The interacting residues of the proteins and bound peptides, identified with ContPro [29], are shown in Figures 1 and 4 and Table 1. The results reveal that usually hydrophobic residues such as TRP, LEU, ILE, PHE, VAL, MET are involved in the interactions. The presence of hydrophobic residues suggests a favorable interaction with terphenyl-like molecules anchoring in the hydrophobic cavities. Most of the residues involved in the interactions between the proteins and alpha-helices are hydrophobic for both partners, as also observed in other studies [38]. We notice several key residues involved in the interaction of the same protein with different peptide partners. For example, in the case of calmodulin, PHE92, MET124, PHE141, MET144 and MET145 are involved in most of the peptides’ interactions. These residues can thus be considered as key for the interaction with terphenyl and its derivatives, or other alpha-helix mimetics. We noticed the presence of MET residues in most of the alpha-helix binding pockets analyzed here. In a recent study, MET residues have not been identified to be a part of hot spot amino acids, in particular in alpha-helix mediated protein interfaces [39]. However, our analysis clearly indicates their presence in positions that are key for the interaction with the alpha-helical partner. Furthermore, Ma and Nussinov [40] have also concluded that the amino acids TRP, MET, and PHE are important for protein-protein interactions. They showed that TRP/MET/PHE residues play roles in the dimerization of the transcriptase (p51/p66) and in cell-fusion processes, including the gp120-CD4 interaction and the gp41 six-helix bundle formation. They suggested that polarizability of MET allows it to assume roles of both hydrophobic and hydrophilic residues [40]. Further, its larger flexibility compared to other hydrophobic residues may facilitate the plasticity of hydrophobic binding pockets allowing to accommodate different ligands [27].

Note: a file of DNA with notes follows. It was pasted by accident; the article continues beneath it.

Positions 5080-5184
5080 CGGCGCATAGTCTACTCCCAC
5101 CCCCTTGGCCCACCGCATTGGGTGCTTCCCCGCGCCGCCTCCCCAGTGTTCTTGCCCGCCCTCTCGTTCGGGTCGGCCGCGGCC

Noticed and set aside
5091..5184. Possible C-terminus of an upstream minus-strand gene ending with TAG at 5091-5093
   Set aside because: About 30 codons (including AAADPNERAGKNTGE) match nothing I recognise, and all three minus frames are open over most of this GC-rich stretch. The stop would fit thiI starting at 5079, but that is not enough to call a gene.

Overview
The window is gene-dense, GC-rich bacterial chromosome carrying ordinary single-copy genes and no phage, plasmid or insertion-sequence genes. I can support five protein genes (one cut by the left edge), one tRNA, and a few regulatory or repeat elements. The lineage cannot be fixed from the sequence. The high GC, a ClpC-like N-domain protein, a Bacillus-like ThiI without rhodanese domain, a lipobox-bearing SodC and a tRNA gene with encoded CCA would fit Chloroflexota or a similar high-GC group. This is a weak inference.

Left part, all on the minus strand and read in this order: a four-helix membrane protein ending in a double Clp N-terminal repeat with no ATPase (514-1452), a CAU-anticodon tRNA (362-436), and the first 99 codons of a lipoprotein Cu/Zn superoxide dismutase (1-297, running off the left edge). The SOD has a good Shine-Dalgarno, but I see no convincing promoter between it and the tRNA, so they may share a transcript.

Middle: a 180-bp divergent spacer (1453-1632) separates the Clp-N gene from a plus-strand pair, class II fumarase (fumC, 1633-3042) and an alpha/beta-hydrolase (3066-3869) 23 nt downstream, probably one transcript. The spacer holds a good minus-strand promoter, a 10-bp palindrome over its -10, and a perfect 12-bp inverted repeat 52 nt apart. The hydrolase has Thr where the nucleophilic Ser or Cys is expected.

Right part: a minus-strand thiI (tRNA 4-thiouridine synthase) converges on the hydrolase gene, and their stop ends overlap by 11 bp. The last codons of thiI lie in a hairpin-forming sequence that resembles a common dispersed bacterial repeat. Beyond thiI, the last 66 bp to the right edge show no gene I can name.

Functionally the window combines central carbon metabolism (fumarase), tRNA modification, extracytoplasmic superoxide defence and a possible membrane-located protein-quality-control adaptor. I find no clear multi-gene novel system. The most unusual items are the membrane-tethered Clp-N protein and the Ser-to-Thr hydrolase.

thumbnailFigure 4. Illustration of the interacting residues (in sticks) of the protein (atom color type) and the bound peptide (red): (a) chicken calmodulin and smMLCK (code entry 2O5G), (b) human centrin 2 and the centrin binding region of XPC (code entry 2GGM), (c) human BCL-XL protein and BAK (code entry 1BXL), (d) human E3 ubiquitin- protein ligase MDM2 and p53 tumor transactivation domain (code entry 1YCR), (e) rabbit cardiac troponin C and cardiac troponin I (code entry 1A2X).

We used Fpocket [33] and CASTp [32] to calculate geometrical and physicochemical characteristics of the binding pockets taking into account the protein residues interacting with the alpha-helical peptides. The overall hydrophobic character of the binding pockets is again clearly identified. Yet, some specificity is also observed, several pockets show high hydrophobicity score but low local hydrophobic density, or vice versa, demonstrating that the hydrophobic patches are not always regularly distributed in the binding pockets. For example, 1YCR and 3KF9 have similar hydrophobicity scores but high and low calculated hydrophobic density, respectively. The differences of the hydrophobicity distribution are illustrated in Figure 5.

thumbnailFigure 5. Surface lipophilicity (shown in green) of alpha-helix binding proteins computed using MOE. (a) Human E3 ubiquitin-protein ligase MDM2 (PDB code 1YCR), (b) Scherffelia dubia centrin (PDB code 3KF9).